Saw a neat tweet from Gary Rubinstein yesterday:

This morning I thought it would be fun to look at the “Russian Peasant” multiplication video with the boys. Here’s Rubenstein’s video:

I had the boys watch the video twice and then we talked through an example. My older son went first. He had a fun description of the process: “It is like multiplying, but you aren’t actually multiplying the numbers.”

Next my older son worked through a problem. This problem was the same as the first one but the numbers were reversed. It isn’t at all obvious that the “Russian Peasant” process is commutative when you see it for the first time, so I thought it would be nice to check one example:

Next we moved to discussing why the process produces the correct answer. My older son had a nice idea -> let’s see what happens with powers of 2.

The last video looking at multiplication with a power of 2 gave the kids a glimpse of why the algorithm worked. In this video they looked at an example not involving powers of 2 (24 x 9) and figured out the main idea of the “Russian Peasant” multiplication process:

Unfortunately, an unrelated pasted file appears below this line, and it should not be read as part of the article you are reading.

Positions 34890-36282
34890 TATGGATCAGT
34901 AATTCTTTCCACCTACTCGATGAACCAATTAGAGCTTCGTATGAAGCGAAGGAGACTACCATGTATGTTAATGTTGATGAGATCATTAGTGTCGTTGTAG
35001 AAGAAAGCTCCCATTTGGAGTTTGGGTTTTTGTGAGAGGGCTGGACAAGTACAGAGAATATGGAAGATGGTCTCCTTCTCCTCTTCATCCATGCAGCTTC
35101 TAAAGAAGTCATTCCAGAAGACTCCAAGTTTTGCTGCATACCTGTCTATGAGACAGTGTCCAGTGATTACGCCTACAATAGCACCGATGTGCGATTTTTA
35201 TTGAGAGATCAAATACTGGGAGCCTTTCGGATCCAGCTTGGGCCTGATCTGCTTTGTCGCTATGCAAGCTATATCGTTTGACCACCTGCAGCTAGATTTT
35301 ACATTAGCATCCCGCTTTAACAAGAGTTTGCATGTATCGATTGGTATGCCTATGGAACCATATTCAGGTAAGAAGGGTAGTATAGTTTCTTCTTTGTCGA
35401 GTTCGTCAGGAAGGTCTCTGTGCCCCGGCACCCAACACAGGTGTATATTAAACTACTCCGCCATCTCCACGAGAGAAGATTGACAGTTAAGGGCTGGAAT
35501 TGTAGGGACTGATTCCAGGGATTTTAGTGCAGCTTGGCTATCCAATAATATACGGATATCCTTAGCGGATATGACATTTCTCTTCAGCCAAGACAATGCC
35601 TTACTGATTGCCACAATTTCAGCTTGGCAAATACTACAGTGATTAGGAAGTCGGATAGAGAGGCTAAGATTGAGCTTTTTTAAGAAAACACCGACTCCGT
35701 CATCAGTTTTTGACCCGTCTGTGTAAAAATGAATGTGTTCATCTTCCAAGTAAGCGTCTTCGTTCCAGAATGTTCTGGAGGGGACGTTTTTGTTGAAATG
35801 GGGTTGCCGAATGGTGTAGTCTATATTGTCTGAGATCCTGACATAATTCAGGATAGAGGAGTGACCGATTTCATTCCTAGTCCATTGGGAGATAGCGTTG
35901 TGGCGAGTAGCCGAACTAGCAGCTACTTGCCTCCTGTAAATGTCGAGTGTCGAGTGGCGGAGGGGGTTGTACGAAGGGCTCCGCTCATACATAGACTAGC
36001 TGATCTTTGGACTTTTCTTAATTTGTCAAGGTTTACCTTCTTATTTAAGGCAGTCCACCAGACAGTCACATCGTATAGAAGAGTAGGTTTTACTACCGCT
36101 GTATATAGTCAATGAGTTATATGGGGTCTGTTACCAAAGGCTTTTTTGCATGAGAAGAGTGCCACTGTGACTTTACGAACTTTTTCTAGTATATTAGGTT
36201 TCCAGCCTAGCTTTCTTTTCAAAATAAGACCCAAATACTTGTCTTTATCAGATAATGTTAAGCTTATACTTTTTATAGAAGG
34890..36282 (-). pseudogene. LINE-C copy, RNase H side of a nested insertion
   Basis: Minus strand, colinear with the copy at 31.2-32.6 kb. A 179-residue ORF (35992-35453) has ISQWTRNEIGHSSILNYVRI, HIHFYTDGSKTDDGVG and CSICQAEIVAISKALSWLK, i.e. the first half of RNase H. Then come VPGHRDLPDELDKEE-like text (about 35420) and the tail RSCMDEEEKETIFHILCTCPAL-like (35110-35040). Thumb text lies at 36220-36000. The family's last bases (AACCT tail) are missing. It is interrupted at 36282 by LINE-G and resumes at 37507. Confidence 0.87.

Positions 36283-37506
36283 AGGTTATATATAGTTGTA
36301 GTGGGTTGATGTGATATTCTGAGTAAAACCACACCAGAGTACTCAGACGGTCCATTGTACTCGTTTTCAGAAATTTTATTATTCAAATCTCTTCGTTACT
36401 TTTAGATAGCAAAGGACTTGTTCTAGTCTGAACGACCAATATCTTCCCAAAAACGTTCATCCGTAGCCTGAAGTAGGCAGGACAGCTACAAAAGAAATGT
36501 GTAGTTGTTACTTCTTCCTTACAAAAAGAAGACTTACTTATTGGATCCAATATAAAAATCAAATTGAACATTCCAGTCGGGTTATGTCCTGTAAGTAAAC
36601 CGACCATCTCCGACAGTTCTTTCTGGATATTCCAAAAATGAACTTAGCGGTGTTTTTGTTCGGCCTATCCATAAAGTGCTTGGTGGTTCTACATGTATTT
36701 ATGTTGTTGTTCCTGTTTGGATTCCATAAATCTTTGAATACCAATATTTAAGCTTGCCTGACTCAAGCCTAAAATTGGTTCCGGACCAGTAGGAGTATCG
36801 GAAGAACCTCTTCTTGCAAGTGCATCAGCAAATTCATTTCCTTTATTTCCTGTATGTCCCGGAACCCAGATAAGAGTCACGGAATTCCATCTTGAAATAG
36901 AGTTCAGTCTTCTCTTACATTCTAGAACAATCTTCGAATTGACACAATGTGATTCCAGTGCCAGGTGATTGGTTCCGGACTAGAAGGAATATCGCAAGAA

This was a really great project with the boys. It’ll be fun to work through Rubinstein’s videos over the next few months. I’m grateful that he’s shared the entire collection of ideas.

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This has an actual usage in CPU/ALU, where multiplication of 2 and division by 2 mean bitshifting registers, which are easy to implement in hardware; so is testing a bit. Adding values is easy to implement in hardware too, it’s another basic building block, of course.

When you handle the two operands this way and add the current state to an accumulator register in case the 0th bit is 1 (one operand becoming odd) you finally get the multiplication result. Rounding down, in this case, is simply dropping a bit shifted out of a register.

Se it this way: 9 x 10 = 1001 x 1010

>>>>>>> x <<<<<<< add to accumulator: 00001010

00000100 x 00010100

00000010 x 00101000

00000001 x 01010000 -> add to accumulator: 01011010 = 90

To minimize steps the first operand choosen will always be the smaller one, needing least steps to get down to 1.

Something went wrong in posting, one line removed from the calculation. Can you figure it out?

Also take a look at Napier’s “location arithmetic” https://en.wikipedia.org/wiki/Location_arithmetic